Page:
Cohn said the bill not only helps eliminate policies that create free speech zones but also rules that require individuals to submit materials in advance of engaging in their free speech rights.

“Over and over and over again, courts have been finding those rules unconstitutional,” he said.

Blake Meadows, litigation counsel for the Alliance Defending Freedom, said the bill provides clarity regarding students’ free speech rights and provides a guide on how universities should structure their free speech policies.

“This bill is a blueprint that allows public universities to make sure that their policies comport with the constitution,” he said.

Also among those testifying in favor of HB 1073 was former University of South Dakota professor William Richardson. The retired political science professor said the measure would protect the university from potential censorship of campus speakers who hold controversial views.

“In the light of what’s been going on nationally at other universities, my support is especially animated by the way campus speakers sometimes are disinvited or shutdown,” Richardson said.

Though, critics of the bill testified that it’s unnecessary. Additionally, they told lawmakers that requirements included in the legislation would increase bureaucracy at the state’s public higher education institutions.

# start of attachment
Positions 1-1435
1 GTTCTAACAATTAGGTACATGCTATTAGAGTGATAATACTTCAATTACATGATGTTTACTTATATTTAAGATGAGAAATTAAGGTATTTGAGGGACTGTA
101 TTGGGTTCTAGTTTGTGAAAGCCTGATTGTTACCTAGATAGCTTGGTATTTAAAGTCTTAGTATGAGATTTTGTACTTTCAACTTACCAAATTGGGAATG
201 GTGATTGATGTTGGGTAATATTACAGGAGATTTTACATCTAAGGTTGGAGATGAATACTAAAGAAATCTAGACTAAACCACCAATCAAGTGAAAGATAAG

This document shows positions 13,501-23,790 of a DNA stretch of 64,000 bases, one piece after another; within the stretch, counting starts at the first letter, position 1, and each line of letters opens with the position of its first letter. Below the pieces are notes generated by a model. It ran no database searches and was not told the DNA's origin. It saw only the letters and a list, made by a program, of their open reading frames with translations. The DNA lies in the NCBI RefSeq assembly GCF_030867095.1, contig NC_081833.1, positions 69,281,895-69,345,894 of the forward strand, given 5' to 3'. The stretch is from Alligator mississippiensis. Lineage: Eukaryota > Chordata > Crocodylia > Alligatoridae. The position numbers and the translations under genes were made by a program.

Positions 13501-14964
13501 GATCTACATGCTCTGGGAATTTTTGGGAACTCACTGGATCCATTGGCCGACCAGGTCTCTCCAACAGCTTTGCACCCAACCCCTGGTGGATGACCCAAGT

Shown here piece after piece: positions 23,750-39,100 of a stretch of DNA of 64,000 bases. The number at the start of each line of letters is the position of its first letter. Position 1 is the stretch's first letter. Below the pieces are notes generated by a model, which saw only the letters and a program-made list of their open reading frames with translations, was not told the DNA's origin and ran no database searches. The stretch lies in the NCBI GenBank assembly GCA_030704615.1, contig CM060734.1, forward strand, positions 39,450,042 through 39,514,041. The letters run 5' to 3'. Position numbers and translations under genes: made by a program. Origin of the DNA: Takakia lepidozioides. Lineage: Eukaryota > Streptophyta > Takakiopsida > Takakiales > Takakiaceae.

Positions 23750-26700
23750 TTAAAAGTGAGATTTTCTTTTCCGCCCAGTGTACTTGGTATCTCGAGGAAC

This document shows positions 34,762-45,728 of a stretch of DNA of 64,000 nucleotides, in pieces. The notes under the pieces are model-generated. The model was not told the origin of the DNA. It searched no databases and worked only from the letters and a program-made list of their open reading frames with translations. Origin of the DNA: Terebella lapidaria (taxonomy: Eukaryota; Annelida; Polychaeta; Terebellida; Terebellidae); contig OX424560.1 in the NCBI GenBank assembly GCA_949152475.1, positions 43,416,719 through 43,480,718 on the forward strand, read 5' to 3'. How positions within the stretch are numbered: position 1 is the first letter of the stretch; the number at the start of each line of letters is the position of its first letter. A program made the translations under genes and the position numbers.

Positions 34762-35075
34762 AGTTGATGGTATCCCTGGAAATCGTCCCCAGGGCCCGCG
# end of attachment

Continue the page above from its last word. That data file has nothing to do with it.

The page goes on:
“I think [this bill] does two things. I think it’s pretty certain to increase costly bureaucratic mandates. I think it’s pretty likely to lead to lawsuits. I don’t think it has a tremendous effect on speech. I don’t think it has much of an effect on campus speech at all,” said Will Mortenson, representing the South Dakota Board of Technical Education and the state’s technical institutions.

Mike Rush, executive director of the South Dakota Board of Regents, said he agreed with Mortensen and argued the board of regents has already employed sufficient free speech policies.

Meanwhile, student government leaders from the University of South Dakota and South Dakota State told lawmakers their respective bodies each passed resolutions opposing HB 1073.